Site icon BikePortland

Call for city to create off-road biking plan draws 550 signatures in 36 hours

Buffered Bike Lane with a bike symbol and arrow pointing forward

Sandy Ridge, one of the many places Portlanders travel to ride mountain bikes.
(Photo: M.Andersen/BikePortland)

Hundreds of local mountain biking lovers are piling signatures into a new petition saying Portland is “decades overdue” on writing a plan for “how to meet the overflowing demand for recreational cycling access.”

The petition, which picks up a suggestion from city Parks Commissioner Amanda Fritz, was created by the Northwest Trail Alliance, which focuses on building and advocating for mountain biking routes. It’s the latest overture in a years-long debate over where to designate new mountain biking facilities in the city and surrounding lands.

At the center of that debate is Forest Park, the huge hilly, wooded and largely undeveloped area northwest of the city. After taking over the Parks and Recreation Bureau last year, Fritz rebuffed an effort to add a new mountain biking trail there.

In her blog post explaining that decision, Fritz wrote that “a citywide Master Plan for cycling recreation is needed prior to embarking on individual projects.”

Northwest Trail Alliance President Kelsey Cardwell said in an interview Thursday that after months of sharing their objections to that decision, the group decided to change course and urge the city to take up Fritz’s suggestion, which the group estimated would cost $200,000.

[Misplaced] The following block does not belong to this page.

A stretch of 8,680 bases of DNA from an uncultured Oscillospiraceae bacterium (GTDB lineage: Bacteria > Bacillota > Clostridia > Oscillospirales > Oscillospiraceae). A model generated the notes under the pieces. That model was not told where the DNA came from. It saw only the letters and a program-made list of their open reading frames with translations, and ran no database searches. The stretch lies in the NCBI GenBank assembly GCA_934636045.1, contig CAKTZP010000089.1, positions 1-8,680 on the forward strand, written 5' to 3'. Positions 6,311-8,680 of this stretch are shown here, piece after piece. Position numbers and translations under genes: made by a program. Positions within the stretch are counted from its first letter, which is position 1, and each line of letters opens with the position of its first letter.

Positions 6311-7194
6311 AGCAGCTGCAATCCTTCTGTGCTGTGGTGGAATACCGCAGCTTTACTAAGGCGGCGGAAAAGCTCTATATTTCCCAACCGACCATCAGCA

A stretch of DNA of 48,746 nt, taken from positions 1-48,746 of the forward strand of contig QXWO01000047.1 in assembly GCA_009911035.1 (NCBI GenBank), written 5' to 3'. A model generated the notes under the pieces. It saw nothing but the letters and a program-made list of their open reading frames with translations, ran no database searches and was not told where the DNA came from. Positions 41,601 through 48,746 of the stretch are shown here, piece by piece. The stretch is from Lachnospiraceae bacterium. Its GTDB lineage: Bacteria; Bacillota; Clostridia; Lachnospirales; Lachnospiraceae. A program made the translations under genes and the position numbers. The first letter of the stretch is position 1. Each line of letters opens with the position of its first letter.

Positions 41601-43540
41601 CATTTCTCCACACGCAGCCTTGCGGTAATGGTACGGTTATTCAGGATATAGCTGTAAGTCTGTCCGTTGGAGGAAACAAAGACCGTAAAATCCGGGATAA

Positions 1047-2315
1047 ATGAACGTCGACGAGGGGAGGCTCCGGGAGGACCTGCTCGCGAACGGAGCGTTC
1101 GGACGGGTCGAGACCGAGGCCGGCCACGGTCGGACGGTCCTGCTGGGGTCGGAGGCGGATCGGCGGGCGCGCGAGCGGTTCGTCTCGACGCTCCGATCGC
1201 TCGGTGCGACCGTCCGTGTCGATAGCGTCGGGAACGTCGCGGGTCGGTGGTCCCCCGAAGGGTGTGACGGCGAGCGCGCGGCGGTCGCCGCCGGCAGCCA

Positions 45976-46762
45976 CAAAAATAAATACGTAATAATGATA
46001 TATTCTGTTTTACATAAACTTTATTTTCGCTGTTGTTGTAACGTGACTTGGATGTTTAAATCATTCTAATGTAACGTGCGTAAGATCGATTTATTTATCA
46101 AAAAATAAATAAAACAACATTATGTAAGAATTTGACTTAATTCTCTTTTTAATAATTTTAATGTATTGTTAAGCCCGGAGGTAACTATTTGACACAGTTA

“We wanted to keep the conversation positive,” she said.

Whatever the reason, the idea has caught fire among mountain biking fans. Cardwell forwarded the link to four Northwest Trail board members Wednesday morning and asked them to share it. The proposal drew 298 signatures on its first day and was up to 551 by 4 p.m. Thursday.

Here are some samples from the comments people left, from David Messenheimer of Portland:

A city with our parks and our outdoor-oriented population desperately needs in town trails to ride. Let’s stop forcing cyclists to drive over an hour out of town just to ride trails.

and Max Miller of Portland:

The problem and solution are identical. Build trails. If the city does it, we all win. Pdx allready houses a veritable militia of trailbuilding resources. Why not be the west coast capital of urban off road cycling opportunities. Why not put a bike park in forest park. Mt biking is the fastest growing action sport and women’s and kids segments are exploding. A Pdx off road cultural renaissance could create massive economic gains for the city as well.

and Sean Corey of Vancouver, Wash.:

I speak for many others when I say I would love to volunteer to build and maintain LEGAL and environmentally conscious trails in Portland City limits!

and Ian Ness of Beaverton:

If there were more off-road cycling trails available closer to Portland, I believe we would benefit from increased revenue from people wanting to visit the city for its off-road cycling! But for now, all of that business is going to Hood River and the Mt. Hood communities.

and Susan Sherman of Portland:

Unbelievable that in the wonderfully progressive and vibrant city of Portland, we have to drive an hour to ride single track. Let’s make a change!

and Ryan Francesconi of Portland: